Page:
What you expected to be a normal day became completely unbearable when you turned your head and a blistering pain developed in the bones and muscles of your neck, and now you don’t know what to do to soothe the severe pain and burning ache. Every day, approximately 45 percent of America’s workers are afflicted with neck pain, which means millions of people are forced to endure excruciating unpleasantness during even the most routine tasks.
- Poor Posture
Your appearance isn’t the only part that suffers when you display poor posture. By not building up core strength that is needed to keep your spine straight, you are exposed to a number of serious, long-term health problems, including reduced lung function and gastrointestinal pain. Although, prolonged poor posture almost always leads to neck, shoulder, and back pain.
You should practice proper posture in every position, including sitting, standing, sleeping, and running. It is crucial to keep in mind that a stick-straight spine isn’t necessarily the healthiest pose; instead, you should keep your head upright and looking forward with your shoulders held back and relaxed.
- Stomach Sleeping
Sleeping stomach-down is one of the three most common sleeping positions, but in several ways, it is the worst decision for your neck. Even though the arrangement has been shown to facilitate digestion, stomach sleepers must crane their necks sideways to breathe.
Sleeping on your side or on your back is much better for your neck and spine, but if you are having trouble falling and staying asleep in these alternate positions, there are a few sleeping methods that ease the tension caused by stomach sleeping:
- Use an extremely thin pillow or none at all to lessen the angle of your twisted neck
- Hug a pillow vertically underneath your body, stretching from your head to your pelvis, to take pressure off your spine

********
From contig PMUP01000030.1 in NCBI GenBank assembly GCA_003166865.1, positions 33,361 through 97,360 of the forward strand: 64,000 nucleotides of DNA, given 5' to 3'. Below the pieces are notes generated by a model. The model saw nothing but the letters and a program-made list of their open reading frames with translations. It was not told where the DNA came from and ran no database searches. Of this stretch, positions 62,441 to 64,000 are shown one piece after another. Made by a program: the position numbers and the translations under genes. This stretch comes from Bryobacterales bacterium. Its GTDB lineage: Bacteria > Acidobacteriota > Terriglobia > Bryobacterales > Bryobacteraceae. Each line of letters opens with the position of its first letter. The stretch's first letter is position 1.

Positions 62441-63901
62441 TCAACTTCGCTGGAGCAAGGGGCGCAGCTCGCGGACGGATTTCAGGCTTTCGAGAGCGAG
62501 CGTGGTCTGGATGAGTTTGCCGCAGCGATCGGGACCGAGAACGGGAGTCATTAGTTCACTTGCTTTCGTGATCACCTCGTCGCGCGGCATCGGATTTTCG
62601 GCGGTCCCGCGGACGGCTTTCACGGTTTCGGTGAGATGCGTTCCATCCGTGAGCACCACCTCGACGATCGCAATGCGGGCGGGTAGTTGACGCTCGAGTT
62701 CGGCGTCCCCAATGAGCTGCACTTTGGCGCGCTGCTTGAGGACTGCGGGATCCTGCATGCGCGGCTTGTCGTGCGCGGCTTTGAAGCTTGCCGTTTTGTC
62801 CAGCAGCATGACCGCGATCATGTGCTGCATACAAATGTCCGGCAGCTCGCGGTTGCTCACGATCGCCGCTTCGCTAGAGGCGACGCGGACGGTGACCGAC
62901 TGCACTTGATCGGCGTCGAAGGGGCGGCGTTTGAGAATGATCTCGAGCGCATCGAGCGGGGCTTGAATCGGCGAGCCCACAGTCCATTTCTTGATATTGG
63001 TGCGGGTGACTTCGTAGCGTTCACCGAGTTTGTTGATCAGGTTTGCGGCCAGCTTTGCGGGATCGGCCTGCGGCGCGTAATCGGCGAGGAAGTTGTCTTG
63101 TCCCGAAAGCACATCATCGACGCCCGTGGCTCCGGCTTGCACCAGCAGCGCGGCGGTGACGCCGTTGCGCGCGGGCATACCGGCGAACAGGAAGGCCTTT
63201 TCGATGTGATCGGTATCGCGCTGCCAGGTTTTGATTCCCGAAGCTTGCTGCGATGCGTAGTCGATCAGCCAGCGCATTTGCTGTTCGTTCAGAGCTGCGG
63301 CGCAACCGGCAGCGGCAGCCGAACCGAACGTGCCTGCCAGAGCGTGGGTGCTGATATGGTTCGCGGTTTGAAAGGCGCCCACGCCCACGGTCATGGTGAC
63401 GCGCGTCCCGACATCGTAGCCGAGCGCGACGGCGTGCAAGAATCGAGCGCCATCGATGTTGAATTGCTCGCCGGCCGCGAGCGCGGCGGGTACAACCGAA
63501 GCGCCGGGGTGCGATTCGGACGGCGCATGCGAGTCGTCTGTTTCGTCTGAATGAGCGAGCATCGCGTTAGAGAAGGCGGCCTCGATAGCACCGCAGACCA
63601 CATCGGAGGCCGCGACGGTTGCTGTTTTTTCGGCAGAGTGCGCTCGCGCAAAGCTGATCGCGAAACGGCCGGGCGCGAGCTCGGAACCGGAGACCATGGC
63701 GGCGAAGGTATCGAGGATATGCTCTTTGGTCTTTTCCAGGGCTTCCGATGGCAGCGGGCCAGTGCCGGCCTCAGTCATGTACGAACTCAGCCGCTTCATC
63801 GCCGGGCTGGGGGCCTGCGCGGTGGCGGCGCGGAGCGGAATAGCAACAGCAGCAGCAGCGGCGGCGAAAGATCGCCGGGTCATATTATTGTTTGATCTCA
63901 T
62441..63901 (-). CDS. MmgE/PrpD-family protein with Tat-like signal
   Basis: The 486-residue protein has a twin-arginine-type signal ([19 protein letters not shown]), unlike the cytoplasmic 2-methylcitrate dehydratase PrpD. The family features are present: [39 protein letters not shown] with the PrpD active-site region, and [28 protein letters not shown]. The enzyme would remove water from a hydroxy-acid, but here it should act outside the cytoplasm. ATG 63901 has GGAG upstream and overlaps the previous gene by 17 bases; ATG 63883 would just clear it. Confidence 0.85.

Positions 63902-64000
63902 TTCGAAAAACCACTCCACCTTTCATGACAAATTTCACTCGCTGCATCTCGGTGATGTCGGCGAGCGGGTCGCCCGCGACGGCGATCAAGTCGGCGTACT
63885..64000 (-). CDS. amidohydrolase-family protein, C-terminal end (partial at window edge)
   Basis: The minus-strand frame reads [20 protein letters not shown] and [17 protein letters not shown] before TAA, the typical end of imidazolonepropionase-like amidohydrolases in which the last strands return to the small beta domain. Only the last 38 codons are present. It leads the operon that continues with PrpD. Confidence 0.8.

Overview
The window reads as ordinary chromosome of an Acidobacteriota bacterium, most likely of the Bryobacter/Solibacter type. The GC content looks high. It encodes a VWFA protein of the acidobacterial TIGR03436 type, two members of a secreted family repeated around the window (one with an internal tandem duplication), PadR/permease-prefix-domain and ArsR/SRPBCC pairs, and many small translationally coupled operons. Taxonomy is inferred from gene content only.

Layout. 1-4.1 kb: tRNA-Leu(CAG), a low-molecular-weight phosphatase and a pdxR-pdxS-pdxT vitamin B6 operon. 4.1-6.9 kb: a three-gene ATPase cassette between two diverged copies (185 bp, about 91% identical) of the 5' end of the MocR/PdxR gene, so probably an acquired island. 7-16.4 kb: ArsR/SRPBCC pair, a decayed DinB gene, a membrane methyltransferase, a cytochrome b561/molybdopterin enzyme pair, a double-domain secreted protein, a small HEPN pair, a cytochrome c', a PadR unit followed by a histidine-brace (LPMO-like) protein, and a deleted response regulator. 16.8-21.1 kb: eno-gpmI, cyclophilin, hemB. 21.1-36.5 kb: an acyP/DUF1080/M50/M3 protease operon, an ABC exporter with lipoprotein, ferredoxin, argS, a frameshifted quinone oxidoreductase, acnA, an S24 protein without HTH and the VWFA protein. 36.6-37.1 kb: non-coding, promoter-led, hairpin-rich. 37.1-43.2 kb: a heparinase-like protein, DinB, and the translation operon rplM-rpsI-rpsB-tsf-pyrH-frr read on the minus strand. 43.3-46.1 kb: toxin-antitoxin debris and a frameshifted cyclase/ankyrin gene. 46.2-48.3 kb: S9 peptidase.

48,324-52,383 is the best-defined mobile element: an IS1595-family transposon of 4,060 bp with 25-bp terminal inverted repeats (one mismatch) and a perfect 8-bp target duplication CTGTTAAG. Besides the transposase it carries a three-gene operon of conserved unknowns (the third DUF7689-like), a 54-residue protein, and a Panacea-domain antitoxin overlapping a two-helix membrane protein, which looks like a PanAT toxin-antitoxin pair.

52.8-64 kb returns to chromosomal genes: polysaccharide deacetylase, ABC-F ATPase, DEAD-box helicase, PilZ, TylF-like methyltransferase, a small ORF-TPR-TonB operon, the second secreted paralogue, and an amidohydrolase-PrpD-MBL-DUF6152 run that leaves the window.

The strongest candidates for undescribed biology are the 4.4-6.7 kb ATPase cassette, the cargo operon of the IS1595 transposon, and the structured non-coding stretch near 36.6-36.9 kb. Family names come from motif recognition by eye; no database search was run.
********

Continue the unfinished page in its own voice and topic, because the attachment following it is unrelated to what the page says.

- Use a specially designed stomach sleeper pillow that allows you to position your head face down and continue breathing
- Pillow Piles
Even if you prefer to sleep on your back or side, you are at risk for neck pain if you use too many or too few pillows. In both positions, your pillow should only be high enough to keep your neck in line with the rest of your back. When your pile of pillows is too low or high, your neck will rest at an angle, causing tension and pain after several nights of sleep.
Sleeping with your head elevated has plenty of benefits, including decreased risk of snoring or sleep apnea and better drainage of congested airways, but pillows are an imperfect way to accomplish this.
- Degenerated Discs
The spine is one of the most complex structures in the human body, and it contains several components that are absolutely crucial to keep you upright, moving, and pain free. In particular, perfect spine health requires vertebral bones connected and cushioned by vertebral discs, which are strong, flexible doughnuts of cartilage that absorb shock and hold the system together. Unfortunately, continuous stress to any region of the spine, through poor posture or an improper sleep position can expose the vertebral discs to wear, and as they degenerate, they cause unbearable pain, tingling, and numbness.
Once degeneration of the vertebral discs begins, there is almost nothing you or your doctor can do to reverse the damage. However, by being careful with your neck and spine throughout your lifetime, you can keep yourself a distance from this pain and trauma.